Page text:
Unexpectedly landing on the spotlight recently is Better Days actress Zhou Dongyu who found herself on the list of trending topics after being indirectly linked to the case of a Zhejiang TV employee sentenced to five years in prison and fined 500,000 RMB for accepting bribes. The drama in question, Ten Miles of Spring Wind Can’t Compare to You 春风十里, 不如你, which also stars Zhou Dongyu, was reported to also have the actress’ studio onboard as one of its investors.
This is the second time a drama the actress has starred in has flown directly on Netizen’s radar and comes in the heels of last week’s heated discussion over the unusually high remuneration that she allegedly received for Behind the Scenes where she co-starred with Luo Jin.
In the production company Dinglong Culture’s annual report revealed online, Zhou Dongyu Studio was listed as the company’s top provider with over 100M+ RMB payouts for 2017 and 2018. Luo Jin Studio was also listed in the top 3 with numbers amounting over 77M+ RMB for the same period. Since Behind the Scenes was the only project the company had with the two actors, it was surmised that the amounts were equivalent to both actor’s pay. It’s no surprise then why some Netizens called into question the high sum they’ve allegedly received.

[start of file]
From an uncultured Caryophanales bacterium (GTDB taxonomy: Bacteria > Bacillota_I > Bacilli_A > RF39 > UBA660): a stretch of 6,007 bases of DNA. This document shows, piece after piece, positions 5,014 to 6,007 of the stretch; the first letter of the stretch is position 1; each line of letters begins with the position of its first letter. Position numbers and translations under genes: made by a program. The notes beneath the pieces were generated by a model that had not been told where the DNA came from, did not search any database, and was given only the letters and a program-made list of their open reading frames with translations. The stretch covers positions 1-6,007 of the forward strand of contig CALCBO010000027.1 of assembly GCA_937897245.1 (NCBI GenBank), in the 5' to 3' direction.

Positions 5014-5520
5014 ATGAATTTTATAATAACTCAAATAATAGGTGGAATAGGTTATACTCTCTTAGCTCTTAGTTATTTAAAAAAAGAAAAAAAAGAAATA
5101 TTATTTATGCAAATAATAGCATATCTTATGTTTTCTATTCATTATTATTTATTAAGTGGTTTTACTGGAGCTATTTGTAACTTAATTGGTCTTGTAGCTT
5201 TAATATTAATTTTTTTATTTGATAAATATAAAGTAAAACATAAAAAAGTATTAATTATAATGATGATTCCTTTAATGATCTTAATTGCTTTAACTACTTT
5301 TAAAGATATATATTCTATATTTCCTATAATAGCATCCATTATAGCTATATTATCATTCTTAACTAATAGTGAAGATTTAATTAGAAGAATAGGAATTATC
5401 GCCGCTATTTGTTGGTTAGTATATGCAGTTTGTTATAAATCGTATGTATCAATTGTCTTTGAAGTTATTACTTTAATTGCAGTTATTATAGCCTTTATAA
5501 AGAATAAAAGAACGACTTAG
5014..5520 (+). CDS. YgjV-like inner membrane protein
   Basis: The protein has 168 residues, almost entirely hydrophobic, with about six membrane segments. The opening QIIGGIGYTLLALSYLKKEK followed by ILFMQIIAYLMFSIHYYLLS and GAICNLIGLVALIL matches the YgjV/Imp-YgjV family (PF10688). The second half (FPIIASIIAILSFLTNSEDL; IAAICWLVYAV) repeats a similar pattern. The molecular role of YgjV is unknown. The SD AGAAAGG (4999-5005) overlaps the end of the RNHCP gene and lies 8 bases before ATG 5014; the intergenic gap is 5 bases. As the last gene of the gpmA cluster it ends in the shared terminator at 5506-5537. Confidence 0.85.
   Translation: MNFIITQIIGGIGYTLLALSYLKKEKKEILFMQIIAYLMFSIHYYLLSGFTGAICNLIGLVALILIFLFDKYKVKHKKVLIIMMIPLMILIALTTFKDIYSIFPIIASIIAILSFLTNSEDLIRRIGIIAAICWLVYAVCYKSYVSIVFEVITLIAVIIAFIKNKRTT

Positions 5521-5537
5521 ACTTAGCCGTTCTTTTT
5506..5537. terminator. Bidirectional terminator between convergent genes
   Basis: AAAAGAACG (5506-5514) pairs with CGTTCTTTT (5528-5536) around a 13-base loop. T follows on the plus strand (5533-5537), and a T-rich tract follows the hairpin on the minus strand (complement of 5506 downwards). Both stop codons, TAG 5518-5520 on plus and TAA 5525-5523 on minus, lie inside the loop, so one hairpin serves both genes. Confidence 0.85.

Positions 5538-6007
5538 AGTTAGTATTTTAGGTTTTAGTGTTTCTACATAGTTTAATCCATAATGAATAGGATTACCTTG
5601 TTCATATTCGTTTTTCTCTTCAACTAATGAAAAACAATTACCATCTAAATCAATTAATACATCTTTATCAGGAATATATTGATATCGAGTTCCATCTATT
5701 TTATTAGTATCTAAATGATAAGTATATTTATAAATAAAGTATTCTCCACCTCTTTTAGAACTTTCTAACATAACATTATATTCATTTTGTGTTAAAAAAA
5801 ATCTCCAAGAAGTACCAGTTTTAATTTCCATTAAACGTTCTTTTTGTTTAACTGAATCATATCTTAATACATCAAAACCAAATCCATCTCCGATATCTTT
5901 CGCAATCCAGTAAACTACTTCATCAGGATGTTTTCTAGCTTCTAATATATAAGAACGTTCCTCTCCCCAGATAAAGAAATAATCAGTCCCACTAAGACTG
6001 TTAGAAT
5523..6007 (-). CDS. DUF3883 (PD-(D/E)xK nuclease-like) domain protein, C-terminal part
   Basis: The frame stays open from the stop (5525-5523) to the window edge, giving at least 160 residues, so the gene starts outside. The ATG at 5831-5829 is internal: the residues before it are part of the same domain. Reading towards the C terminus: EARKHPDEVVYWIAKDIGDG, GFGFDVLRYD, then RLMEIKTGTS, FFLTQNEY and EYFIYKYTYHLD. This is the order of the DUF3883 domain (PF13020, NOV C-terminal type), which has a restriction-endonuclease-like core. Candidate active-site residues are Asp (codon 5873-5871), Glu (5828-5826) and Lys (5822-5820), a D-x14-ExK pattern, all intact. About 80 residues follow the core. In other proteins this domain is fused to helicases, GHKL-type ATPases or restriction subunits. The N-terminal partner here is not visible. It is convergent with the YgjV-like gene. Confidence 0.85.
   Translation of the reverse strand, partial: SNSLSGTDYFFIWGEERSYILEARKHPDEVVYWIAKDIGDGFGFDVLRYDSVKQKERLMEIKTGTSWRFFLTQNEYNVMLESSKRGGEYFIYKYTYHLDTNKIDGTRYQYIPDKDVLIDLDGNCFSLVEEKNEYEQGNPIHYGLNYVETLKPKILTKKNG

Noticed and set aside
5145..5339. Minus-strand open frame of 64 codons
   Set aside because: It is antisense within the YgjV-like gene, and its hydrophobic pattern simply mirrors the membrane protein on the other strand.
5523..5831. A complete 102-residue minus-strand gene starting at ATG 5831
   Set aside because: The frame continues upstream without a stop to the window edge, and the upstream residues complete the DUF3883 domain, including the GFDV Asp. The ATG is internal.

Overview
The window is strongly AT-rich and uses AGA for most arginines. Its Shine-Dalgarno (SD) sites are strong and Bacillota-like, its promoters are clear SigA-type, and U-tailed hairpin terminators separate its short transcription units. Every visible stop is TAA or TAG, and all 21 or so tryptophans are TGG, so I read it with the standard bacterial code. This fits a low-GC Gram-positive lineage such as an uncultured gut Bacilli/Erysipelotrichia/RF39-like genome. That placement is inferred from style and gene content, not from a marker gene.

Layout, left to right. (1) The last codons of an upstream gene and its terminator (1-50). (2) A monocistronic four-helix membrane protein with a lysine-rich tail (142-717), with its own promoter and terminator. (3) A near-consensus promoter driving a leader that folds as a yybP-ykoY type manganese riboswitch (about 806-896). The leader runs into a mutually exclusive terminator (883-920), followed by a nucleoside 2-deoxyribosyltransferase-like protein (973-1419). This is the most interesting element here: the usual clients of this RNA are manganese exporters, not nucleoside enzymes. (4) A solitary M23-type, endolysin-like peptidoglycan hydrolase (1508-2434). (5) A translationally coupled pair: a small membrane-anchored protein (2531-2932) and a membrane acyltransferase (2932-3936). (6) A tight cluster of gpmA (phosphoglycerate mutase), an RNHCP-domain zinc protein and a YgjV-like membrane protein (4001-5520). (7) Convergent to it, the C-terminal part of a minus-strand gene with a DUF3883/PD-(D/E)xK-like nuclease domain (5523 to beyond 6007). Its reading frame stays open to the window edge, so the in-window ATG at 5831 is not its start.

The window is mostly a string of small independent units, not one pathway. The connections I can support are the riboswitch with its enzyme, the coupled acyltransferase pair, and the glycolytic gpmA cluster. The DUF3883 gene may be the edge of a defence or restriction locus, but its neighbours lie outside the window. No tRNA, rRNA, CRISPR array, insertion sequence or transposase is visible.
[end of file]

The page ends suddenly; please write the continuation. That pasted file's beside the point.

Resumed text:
Now if you’re one of those people scratching their heads at the whopping number named above, industry veteran Yu Zheng offers a possible explanation with a post on his social media saying “ I think it’s funny how people get carried away about actor’s high salaries. But that person is at the very top of the pyramid. Not everyone can get away with asking for that much money. Generally speaking, tens of thousands (of RMB) are allocated to three or four months of filming, and then the production company gets a big cut to finish off post production. After paying off taxes, not much is left. I’m not a fan of the high pay of actors, that’s why I always like using newcomers!
I hope everyone will support the rookies and watch their dramas so that they can gradually replace the “high income” stars. This is called making the most of one’s youth…”
‘Course, you can take that all with a grain of salt since part of Yu Zheng’s explanation started to sound like a promotion of his new dramas and rookies. But generally speaking, it does make you think that with all the administrative expenses draining the budget alone, paying out more than a hundred million yuan to an actor does sound quite like a lofty amount for a drama.